Is it the blue curtain with the little garlands that seemed to come out of Linen Chest or the Village des Valeurs? Is it the blinding lighting? Is it the sparse audience, the endless speeches or the cameras that didn’t know where to turn?
Still, last night the Oscars, supposed to be the most prestigious night of the year, looked more like a graduation party from a film school.
And sorry, but an awards ceremony that does not have an appointed host, where no one breathes soul into the evening, where no one gives even a small tip to the nominees, it makes a flat issue that does not rise.
I spent the evening missing Ricky Gervais and the Golden Globes.
For a gala organized by the entertainment industry, the evening was singularly lacking in entertainment.
- Listen to Sophie Durocher’s column with Pierre Nantel on QUB radio:
Throughout the evening, I wondered if I was attending an awards ceremony, a celebration of excellence … or a political demonstration in support of social causes, at a Quebec solidaire USA convention.
The words that were spoken most often were: “Equity, social justice, inclusion and activism”.
It’s all very well equity, social justice, inclusion and activism, but … what’s the connection with cinema?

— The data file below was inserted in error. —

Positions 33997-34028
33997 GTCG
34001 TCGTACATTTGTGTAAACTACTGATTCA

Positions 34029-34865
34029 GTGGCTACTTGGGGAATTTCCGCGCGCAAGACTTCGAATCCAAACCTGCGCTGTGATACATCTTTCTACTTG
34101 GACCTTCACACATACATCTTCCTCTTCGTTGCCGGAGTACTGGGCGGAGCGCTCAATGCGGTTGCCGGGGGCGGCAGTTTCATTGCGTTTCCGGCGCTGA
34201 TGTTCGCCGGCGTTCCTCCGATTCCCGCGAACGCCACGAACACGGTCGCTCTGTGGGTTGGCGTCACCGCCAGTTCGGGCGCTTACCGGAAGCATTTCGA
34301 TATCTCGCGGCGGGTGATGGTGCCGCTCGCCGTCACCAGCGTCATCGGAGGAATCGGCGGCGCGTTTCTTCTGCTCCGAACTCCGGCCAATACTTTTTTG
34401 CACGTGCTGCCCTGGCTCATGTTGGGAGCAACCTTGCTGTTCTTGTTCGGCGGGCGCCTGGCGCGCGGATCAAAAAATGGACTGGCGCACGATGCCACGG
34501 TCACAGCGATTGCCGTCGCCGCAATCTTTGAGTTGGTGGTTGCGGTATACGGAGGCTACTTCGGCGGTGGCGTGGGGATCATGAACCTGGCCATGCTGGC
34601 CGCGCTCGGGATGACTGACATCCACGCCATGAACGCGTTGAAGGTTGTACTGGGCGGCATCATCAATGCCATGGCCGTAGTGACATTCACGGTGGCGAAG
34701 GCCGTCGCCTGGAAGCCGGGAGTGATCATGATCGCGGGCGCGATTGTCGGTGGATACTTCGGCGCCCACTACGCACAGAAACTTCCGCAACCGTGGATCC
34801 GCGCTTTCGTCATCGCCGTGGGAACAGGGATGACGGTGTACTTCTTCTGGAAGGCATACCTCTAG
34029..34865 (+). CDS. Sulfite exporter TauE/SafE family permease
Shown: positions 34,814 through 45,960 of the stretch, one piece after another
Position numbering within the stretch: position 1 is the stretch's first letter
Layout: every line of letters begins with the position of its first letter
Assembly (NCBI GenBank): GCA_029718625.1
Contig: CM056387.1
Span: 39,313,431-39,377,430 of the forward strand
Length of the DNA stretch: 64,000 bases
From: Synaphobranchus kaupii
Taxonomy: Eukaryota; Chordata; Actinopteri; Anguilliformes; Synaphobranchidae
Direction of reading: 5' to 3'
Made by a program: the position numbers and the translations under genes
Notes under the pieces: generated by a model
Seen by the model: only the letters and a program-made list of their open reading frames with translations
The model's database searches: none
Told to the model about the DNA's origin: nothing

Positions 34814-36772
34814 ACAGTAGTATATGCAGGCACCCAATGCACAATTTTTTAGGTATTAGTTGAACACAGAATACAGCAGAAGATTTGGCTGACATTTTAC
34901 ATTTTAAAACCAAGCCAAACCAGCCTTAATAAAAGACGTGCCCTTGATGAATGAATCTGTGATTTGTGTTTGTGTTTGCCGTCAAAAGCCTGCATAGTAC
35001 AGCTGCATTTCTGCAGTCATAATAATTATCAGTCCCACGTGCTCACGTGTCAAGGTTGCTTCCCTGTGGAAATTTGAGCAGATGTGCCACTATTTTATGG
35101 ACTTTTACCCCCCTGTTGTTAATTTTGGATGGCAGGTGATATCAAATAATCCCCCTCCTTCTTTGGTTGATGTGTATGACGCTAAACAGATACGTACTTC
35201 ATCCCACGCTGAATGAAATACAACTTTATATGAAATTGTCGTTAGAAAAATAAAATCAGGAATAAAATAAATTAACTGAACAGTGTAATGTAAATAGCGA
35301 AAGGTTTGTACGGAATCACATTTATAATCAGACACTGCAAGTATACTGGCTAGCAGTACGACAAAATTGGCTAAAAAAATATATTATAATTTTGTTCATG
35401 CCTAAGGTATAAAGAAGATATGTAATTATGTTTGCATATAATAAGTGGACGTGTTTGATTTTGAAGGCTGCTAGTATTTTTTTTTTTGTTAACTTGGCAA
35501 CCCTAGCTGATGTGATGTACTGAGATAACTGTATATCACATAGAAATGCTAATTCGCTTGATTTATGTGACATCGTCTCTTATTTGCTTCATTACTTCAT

If you want to give awards to compensate for social injustices, create a new gala and call it the “WOKE-SCARS”.
It will be clear to everyone: you are there to favor ideology over cinematic criteria.
But if you want to recognize the best films of the year, the best directors and the best actors, you have to ignore the sex, the genre, the origin, the personal miserable history and the color of the skin of the people. people you reward.
It had not been two minutes since the Oscars had started and already we had the right to a social commentary on the verdict in the murder of George Floyd from the host Regina King. The events in Minneapolis have been highlighted three times. This is a crucial verdict for the country’s history but, sorry to ask the question, what does this have to do with cinema?
Oscars: in the name of the Father …
When I watch a movie, I have only one criterion to determine if it is good or not. A week or a month later, do I still have images, lines, emotions linked to the film in my head?
Among the films nominated for the Oscars yesterday, only one passes the test: The Father, by French director Florian Zeller, the adaptation of his own play, The father.
It’s been a long time since a film had upset, upset, shaken me to this point. This heartbreaking film about the shipwreck of old age, carried by an Anthony Hopkins at his peak, haunted me for weeks. There is one scene in particular (which I won’t tell you so as not to play the whistleblower) that haunts me and gives me chills every time I think about it. And I think about it often.
This is the strength of cinema. Too bad that at the Oscars of 2021 we talked so little … about cinema.
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The Morals Oscars